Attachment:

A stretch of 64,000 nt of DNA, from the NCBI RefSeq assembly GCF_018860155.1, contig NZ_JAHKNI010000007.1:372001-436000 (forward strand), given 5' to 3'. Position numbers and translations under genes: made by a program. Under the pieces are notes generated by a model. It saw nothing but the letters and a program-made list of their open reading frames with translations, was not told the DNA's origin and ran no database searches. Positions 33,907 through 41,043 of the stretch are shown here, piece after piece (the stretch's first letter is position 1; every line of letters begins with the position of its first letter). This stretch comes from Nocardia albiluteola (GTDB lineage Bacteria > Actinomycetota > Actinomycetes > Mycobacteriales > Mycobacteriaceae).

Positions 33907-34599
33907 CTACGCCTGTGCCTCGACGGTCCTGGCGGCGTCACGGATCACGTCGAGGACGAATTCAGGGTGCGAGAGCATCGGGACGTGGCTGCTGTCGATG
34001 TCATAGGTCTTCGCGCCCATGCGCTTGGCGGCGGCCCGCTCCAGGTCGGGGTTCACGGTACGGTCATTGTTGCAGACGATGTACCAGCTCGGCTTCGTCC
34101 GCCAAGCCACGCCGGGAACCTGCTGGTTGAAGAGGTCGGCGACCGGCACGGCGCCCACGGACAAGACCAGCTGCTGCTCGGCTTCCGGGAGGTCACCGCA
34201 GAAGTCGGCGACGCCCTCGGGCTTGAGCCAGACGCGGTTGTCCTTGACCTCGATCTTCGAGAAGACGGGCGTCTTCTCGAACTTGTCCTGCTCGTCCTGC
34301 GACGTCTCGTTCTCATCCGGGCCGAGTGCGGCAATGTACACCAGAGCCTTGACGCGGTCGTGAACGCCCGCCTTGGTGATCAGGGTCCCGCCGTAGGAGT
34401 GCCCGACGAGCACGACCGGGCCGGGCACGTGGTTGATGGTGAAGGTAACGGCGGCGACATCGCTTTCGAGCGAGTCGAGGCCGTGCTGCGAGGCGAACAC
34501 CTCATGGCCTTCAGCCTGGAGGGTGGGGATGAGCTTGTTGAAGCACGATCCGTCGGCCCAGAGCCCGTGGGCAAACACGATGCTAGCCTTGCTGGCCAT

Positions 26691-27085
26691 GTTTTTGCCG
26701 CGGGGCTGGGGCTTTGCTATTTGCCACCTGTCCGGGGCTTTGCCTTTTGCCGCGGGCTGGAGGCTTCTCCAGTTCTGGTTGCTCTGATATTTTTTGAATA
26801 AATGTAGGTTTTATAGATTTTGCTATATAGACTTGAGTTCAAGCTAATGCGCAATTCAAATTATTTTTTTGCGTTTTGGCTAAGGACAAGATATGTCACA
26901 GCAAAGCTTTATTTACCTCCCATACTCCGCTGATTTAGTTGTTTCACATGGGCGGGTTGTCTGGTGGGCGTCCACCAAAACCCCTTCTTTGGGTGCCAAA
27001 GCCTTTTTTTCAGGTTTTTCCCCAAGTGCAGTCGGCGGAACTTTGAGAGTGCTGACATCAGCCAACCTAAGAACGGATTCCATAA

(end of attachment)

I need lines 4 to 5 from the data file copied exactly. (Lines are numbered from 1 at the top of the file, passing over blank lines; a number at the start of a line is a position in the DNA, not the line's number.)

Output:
34001 TCATAGGTCTTCGCGCCCATGCGCTTGGCGGCGGCCCGCTCCAGGTCGGGGTTCACGGTACGGTCATTGTTGCAGACGATGTACCAGCTCGGCTTCGTCC
34101 GCCAAGCCACGCCGGGAACCTGCTGGTTGAAGAGGTCGGCGACCGGCACGGCGCCCACGGACAAGACCAGCTGCTGCTCGGCTTCCGGGAGGTCACCGCA